Healthcare costs of stroke and major bleeding in patients with atrial fibrillation treated with non-vitamin K antagonist oral anticoagulants

Heather M. Rozjabek, Craig I. Coleman, Veronica Ashton, François Laliberté, Paul Oyefesobi, Dominique Lejeune, Guillaume Germain, Jeff R. Schein, Zhong Yuan, Patrick Lefebvre, Eric D. Peterson

Research output: Contribution to journalArticlepeer-review

Abstract

Objective: To assess long-term healthcare costs related to ischemic stroke and systemic embolism (stroke/SE) and major bleeding (MB) events in patients with non-valvular atrial fibrillation (NVAF) treated with non-vitamin K antagonist oral anticoagulants (NOACs). Materials and methods: Optum’s Clinformatics Data Mart database from 1/2009–12/2016 was analyzed. Adult patients with ≥1 stroke/SE hospitalization (index date) were matched 1:1 to patients without stroke/SE (random index date), based on propensity scores. Patients with an MB event were matched to patients without MB. All patients had an NOAC dispensing overlapping index date, ≥12 months of eligibility pre-index date, and ≥1 NVAF diagnosis. The observation period spanned from the index date until the earliest date of death, switch to warfarin, end of insurance coverage, or end of data availability. Mean costs were evaluated: (1) per-patient-per-year (PPPY) and (2) at 1, 2, 3, and 4 years using Lin's method. Results: The cost differences were, respectively, $48,807 and $28,298 PPPY for NOAC users with stroke/SE (n = 1,340) and those with MB (n = 3,774) events compared to controls. Cost differences of patients with vs without stroke/SE were $49,876, $51,627, $57,822, and $60,691 at 1, 2, 3, and 4 years post-index, respectively (p < 0.001). These cost differences were $31,292, $35,658, $44,069, and $47,022 for patients with vs without MB after 1, 2, 3, and 4 years post-index, respectively (p < 0.001). Limitations: Limitations include unobserved confounders, coding and/or billing inaccuracies, limited sample sizes over longer follow-up, and the under-reporting of mortality for deaths occurring after 2011. Conclusions: The incremental healthcare costs incurred by patients with vs without stroke/SE was nearly twice as high as those of patients with vs without MB. Moreover, each additional year up to 4 years after the first event was associated with an incremental cost for patients with a stroke/SE or MB event compared to those without an event.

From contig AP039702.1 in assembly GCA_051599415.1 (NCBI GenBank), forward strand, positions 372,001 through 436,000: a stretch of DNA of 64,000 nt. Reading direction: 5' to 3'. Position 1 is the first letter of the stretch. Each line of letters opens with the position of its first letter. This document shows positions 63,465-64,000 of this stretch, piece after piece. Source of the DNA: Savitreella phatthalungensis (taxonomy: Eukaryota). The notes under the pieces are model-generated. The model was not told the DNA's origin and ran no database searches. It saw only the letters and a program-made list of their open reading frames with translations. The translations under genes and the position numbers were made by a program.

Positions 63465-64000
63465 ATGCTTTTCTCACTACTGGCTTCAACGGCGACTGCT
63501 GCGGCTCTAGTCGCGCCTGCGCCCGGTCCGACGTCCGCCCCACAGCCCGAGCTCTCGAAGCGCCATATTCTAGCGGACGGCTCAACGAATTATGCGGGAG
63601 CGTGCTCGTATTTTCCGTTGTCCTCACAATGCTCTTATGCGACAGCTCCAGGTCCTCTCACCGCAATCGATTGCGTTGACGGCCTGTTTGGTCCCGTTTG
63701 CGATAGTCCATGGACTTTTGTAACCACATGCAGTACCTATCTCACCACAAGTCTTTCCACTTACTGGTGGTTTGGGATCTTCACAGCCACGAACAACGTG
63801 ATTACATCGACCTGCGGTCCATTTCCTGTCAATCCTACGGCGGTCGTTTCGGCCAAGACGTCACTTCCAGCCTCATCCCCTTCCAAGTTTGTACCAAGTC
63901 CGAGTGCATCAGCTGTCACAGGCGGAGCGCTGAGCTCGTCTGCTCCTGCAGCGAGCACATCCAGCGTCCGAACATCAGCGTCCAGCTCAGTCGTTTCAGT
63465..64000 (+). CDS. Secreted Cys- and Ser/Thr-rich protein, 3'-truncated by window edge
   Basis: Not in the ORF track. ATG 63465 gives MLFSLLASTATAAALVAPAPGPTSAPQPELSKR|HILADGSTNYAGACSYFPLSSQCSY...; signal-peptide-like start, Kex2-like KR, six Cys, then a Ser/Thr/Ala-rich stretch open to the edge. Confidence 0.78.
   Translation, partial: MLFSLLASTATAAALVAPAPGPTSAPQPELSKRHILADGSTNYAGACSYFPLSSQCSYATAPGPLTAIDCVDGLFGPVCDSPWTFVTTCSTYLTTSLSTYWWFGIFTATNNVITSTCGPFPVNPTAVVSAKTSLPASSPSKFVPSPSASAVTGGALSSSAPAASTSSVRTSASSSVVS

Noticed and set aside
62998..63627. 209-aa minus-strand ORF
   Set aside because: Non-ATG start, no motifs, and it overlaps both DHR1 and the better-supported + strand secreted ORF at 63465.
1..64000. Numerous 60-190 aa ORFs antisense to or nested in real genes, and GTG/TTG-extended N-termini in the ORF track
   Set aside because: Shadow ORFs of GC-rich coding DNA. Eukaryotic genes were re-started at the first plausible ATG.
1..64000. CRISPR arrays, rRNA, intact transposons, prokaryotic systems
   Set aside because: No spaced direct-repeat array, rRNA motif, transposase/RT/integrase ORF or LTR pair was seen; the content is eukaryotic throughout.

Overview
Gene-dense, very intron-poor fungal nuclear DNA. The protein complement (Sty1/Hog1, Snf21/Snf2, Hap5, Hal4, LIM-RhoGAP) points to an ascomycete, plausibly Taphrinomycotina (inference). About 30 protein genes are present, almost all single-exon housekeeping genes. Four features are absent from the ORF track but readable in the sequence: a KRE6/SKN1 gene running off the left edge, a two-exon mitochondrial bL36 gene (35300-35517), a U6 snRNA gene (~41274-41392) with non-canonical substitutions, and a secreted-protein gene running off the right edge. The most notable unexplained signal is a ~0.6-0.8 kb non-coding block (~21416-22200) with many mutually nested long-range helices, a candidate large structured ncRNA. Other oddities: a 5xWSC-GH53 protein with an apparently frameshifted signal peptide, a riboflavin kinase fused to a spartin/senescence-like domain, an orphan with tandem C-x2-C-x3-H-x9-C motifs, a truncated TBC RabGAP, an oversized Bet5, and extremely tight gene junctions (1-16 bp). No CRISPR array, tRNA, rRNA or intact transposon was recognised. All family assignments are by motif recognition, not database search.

Original languageEnglish (US)
Pages (from-to)751-759
Number of pages9
JournalJournal of Medical Economics
Volume22
Issue number8
DOIs
StatePublished - Aug 3 2019
Externally publishedYes

Keywords

  • anticoagulation
  • atrial fibrillation
  • healthcare cost
  • major bleeding
  • Stroke

ASJC Scopus subject areas

  • Health Policy

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